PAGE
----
William F. Lyon
|Common Name||Scientific Name|
|North American House Dust Mite||Dermatophagoides farinae Hughes|
|European House Dust Mite||Dermatophagoides pteronyssinus (Trouessart)|
One of the most strongly allergenic materials found indoors is house dust, often heavily contaminated with the fecal pellets and cast skins of House Dust Mites. Estimates are that dust mites may be a factor in 50 to 80 percent of asthmatics, as well as in countless cases of eczema, hay fever and other allergic ailments. Common causes of allergy include house dust mites, cat dander, cockroach droppings and grass pollen. Symptoms are usually respiratory in nature (sneezing, itching, watery eyes, wheezing, etc.), usually NOT A RASH. However, there are reports of a red rash around the neck. Other allergic reactions may include headaches, fatigue and depression.
The wheeze-inducing proteins are digestive juices from the mite gut which are quite potent. An exposure to the mites in the first, crucial year of life can trigger a lifelong allergy. There is no cure, only prevention. One must control house dust mite levels.
Beds are a prime habitat (where 1/3 of life occurs). A typical used mattress may have anywhere from 100,000 to 10 million mites inside. (Ten percent of the weight of a two year old pillow can be composed of dead mites and their droppings.) Mites prefer warm, moist surroundings such as the inside of a mattress when someone is on it. A favorite food is dander (both human and animal skin flakes). Humans shed about 1/5 ounce of dander (dead skin) each week. About 80 percent of the material seen floating in a sunbeam is actually skin flakes. Also, bedroom carpeting and household upholstery support high mite populations.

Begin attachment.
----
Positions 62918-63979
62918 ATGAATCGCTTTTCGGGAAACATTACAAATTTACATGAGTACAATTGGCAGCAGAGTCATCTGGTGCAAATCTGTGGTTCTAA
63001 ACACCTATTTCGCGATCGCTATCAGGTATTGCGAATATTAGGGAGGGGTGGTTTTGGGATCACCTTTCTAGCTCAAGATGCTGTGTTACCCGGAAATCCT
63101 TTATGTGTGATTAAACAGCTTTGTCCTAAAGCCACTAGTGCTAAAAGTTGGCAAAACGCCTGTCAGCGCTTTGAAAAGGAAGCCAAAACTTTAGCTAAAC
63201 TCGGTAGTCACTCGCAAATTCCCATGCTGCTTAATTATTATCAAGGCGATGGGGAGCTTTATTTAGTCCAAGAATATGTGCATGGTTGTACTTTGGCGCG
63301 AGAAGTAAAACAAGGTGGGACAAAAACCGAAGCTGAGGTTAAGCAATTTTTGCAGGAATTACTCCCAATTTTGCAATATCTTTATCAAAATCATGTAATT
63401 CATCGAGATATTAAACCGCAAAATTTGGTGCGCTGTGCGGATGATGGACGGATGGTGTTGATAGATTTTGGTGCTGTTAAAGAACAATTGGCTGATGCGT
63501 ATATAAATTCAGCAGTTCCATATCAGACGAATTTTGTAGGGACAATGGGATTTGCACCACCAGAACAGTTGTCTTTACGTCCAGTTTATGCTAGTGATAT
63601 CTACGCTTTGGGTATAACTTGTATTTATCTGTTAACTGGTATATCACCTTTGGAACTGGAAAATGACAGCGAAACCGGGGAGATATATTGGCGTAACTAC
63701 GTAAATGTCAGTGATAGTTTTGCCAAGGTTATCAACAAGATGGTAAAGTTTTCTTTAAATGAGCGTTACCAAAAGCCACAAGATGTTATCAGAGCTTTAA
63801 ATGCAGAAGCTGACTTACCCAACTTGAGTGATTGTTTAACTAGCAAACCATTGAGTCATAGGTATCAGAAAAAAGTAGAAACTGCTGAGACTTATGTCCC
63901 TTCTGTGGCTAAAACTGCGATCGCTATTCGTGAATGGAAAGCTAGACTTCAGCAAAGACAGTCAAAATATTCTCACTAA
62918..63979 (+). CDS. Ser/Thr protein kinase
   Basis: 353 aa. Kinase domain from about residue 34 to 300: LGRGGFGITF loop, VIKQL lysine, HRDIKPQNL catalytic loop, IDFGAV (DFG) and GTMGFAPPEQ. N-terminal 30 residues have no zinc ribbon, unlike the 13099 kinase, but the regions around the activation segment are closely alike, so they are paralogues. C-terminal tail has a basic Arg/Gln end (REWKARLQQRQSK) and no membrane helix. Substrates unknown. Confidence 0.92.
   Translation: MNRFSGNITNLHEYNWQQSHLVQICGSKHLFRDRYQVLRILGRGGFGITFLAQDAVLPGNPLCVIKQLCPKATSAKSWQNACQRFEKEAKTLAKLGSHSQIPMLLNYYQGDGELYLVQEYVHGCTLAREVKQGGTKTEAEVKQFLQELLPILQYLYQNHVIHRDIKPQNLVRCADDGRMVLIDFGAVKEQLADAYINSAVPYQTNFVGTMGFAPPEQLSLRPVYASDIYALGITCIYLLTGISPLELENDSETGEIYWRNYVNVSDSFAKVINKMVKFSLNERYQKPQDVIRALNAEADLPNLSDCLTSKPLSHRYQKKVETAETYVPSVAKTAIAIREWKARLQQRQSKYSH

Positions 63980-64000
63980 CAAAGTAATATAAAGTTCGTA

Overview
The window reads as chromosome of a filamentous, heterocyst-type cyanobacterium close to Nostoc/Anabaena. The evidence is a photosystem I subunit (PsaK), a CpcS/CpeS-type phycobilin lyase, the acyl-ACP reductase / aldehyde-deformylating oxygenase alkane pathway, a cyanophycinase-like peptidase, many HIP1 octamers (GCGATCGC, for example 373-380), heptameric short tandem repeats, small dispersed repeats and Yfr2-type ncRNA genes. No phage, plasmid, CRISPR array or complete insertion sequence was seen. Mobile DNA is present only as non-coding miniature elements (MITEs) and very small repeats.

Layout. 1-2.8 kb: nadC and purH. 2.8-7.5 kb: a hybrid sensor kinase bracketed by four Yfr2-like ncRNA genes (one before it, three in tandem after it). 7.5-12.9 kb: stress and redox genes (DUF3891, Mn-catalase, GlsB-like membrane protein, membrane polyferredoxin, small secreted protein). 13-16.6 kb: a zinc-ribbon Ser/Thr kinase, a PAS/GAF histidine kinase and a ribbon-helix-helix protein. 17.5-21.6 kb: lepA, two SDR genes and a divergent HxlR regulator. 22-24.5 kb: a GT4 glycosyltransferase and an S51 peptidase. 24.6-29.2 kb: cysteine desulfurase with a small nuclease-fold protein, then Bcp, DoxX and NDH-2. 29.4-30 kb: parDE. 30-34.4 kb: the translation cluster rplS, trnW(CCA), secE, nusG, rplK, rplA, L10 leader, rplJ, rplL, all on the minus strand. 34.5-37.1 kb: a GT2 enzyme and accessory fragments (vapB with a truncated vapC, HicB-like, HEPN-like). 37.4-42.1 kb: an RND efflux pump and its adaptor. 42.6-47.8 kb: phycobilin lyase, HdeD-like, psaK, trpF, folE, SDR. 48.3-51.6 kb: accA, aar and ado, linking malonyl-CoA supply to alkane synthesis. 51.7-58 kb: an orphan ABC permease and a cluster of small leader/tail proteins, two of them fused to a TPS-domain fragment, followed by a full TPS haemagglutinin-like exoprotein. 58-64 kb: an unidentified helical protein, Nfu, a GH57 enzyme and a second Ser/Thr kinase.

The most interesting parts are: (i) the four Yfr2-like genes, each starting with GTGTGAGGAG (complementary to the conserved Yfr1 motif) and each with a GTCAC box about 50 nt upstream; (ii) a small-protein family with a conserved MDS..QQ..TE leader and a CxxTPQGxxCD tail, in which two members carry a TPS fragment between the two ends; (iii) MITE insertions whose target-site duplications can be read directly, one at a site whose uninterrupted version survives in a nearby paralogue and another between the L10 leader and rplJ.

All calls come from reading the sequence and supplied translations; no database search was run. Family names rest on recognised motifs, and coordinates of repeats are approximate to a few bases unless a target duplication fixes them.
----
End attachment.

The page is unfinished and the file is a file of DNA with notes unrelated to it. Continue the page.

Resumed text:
House dust mites, due to their very small size (250 to 300 microns in length) and translucent bodies, are not visible to the unaided eye. For accurate identification, one needs at least 10X magnification. The adult mite's cuticle (covering) has simple striations that can be seen from both the dorsal (top) view and from the ventral (bottom) view. The ventral view of the house dust mite reveals long setae (hairs) extending from the outer margins of the body and shorter setae on the rest of the body. Through the microscope, one will see many oval-shaped mites scuttling around and over one another. There are eight hairy legs, no eyes, no antennae, a mouthpart group in front of the body (resembles head) and a tough, translucent shell, giving a "fearsome appearance."
Adult females lay up to 40 to 80 eggs singly or in small groups of three to five. After eggs hatch, a six-legged larva emerges. After the first molt, an eight-legged nymph appears. After two nymphal stages occur, an eight-legged adult emerges. The life cycle from egg to adult is about one month with the adult living an additional one to three months.